The essential problem in this buoyantly sung revival of the ’90s off-Broadway musical by Brian Crawley and Jeanine Tesori is that it fails to activate an audience’s compassion and convince us all to sign up emotionally for that ride. This is partly attributable to the restlessness engendered by a character-driven story short on both urgency and humor. But it’s also because something has yet to be released in the central performance of Erin Driscoll, who evinces all of Violet’s anger and too little of her vulnerability.
Director Jeff Calhoun’s production successfully bottles a certain languorous hostility in the American South in 1964, when the work, derived from a short story, Doris Betts’s “The Ugliest Pilgrim,” takes place. In brief spurts, too, Tesori’s impassioned melodies capture the poignancy of Violet’s self-disgust — born of a childhood accident that disfigured her face — as well as of the yearning for her by a black soldier, Flick (Kevin McAllister), who is just as accustomed to harsh judgments based solely on appearance.
But the allusions to Violet’s trauma, underlined in flashbacks featuring a younger Violet (Lauren Williams) and her ill-equipped, backwoods father (Bobby Smith), mire the musical in episodes that do not deepen our understanding of Violet so much as reiterate her obvious despair. (That neither Driscoll nor Williams is actually made up with the scar seems calculated to have us ponder its metaphysical significance.) At a duration of more than two hours, the two-act show comes to feel as though it is indeed a bus you’re stuck on for too long.
It’s telling that even as “Violet” begins its run at Ford’s, another revival of the musical — originally produced off-Broadway in 1997 — is being readied for Broadway, with a serious new focus on the issue of its running time. For that forthcoming revival at Roundabout Theatre Company, starring Sutton Foster, Tesori and Crawley are reducing the show to one act, which seems a mightily worthwhile endeavor. Among other drags on the evening’s rhythm: the break midway through the show comes across as wanly arbitrary and weirdly interruptive; the theatrical equivalent of a dropped cellphone call.
As Tesori herself has noted in explaining the structural rethinking, “Violet” has no “B” story; it takes a direct narrative route from Spruce Pine, N.C., the home town Violet leaves behind on an Oz-like pilgrimage to Tulsa, where she hopes to waylay a wizard of a televangelist (an ideally cast Gregory Maheu) who will pray her scar away. The more authentic healing spirit, though, is Flick, whom Violet meets on the bus along with his army buddy Monty (James Gardiner), the
faster-talking character who aims to make Violet his conquest for a night.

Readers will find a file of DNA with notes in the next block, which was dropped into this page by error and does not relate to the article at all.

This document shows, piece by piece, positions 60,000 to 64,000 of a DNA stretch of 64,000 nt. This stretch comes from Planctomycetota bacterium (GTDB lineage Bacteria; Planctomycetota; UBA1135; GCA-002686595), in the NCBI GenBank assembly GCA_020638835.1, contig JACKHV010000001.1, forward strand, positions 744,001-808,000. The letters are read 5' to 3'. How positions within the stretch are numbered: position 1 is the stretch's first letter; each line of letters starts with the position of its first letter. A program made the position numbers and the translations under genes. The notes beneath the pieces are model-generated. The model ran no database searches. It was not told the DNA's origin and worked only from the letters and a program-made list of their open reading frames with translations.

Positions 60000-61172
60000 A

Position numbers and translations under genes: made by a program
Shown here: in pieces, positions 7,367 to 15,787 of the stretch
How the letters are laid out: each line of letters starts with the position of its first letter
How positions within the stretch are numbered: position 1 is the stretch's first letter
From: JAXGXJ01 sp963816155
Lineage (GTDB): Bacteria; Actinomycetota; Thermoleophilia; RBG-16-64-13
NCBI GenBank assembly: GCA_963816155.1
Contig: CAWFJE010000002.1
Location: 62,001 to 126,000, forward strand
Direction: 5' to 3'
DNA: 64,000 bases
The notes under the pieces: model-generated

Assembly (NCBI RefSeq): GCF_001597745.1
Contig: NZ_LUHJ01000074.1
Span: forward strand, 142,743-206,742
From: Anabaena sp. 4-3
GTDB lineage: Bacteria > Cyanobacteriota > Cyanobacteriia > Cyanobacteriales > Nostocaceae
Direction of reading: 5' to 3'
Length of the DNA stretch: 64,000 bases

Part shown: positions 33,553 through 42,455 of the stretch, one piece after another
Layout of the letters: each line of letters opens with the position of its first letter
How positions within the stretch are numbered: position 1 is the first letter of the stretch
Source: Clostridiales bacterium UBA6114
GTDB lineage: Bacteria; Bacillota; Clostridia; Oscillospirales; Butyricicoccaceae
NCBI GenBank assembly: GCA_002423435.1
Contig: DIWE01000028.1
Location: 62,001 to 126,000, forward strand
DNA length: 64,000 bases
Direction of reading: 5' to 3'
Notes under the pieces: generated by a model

Disconcertingly, Calhoun has not managed to build into the performances of Driscoll, McAllister and Gardiner the psychological latticework that would make us eager to dissect what’s going on and what comes next. As much as you need to cheer on Violet to move past her fixation on her looks, you have to be invested in her choosing the gentler soldier, the one who knows more than his share about scars.
Driscoll was the funny kewpie-doll ingénue of Signature Theatre’s “Urinetown” several years ago and, more recently, a warm focal point of “Spin,” the musical comedy based on a hit Korean movie that had a test run at Signature over the summer. She has the pleasing power for “Violet’s” ballads, such as the plaintive “All to Pieces” and the aspirational “On My Way.” And although through her we experience the anguish that compels Violet to construct a fortress around herself, the softer side that would indicate those walls could be torn down is not apparent.
McAllister does sweet and potent justice to Flick’s songs, especially “Let it Sing,” but the most memorable solo belongs to Kellee Knighten Hough. She plays the tiny role of a gospel choir member in the predictable sequence in the evangelist’s church. Given a spotlight moment for the heaven-
oriented number “Raise Me Up,” Hough sings the devil out of it.
Tobin Ost’s flexible set pieces for the bus are some of the smartest I’ve seen on the Ford’s stage, and the efforts of costume designer Wade Laboissonniere and lighting designer Michael Gilliam contribute excellently to the production’s stark ’60s look and feel. The director’s use of Aaron Rhyne’s jagged-edged projections to establish time and place deserves bonus points, too.
One could wish, though, for an excursion that exhilaratingly wrenched your gut rather than lugubriously punched your ticket.
book and lyrics by Brian Crawley, music by Jeanine Tesori. Directed by Jeff Calhoun. Sets, Tobin Ost; music direction, Jay Crowder; costumes, Wade Laboissonniere; lighting, Michael Gilliam; sound, David Budries; projections, Aaron Rhyne; dialects, Susanne Sulby. With Nova Y. Payton, Stephen F. Schmidt, Amy McWilliams, Madeline Botteri, Chris Sizemore. About 2 hours 15 minutes. Tickets, $15-$62. Through Feb. 23 at Ford’s Theatre, 511 10th St. NW. Call 800-982-2787 or visit www.fords.org.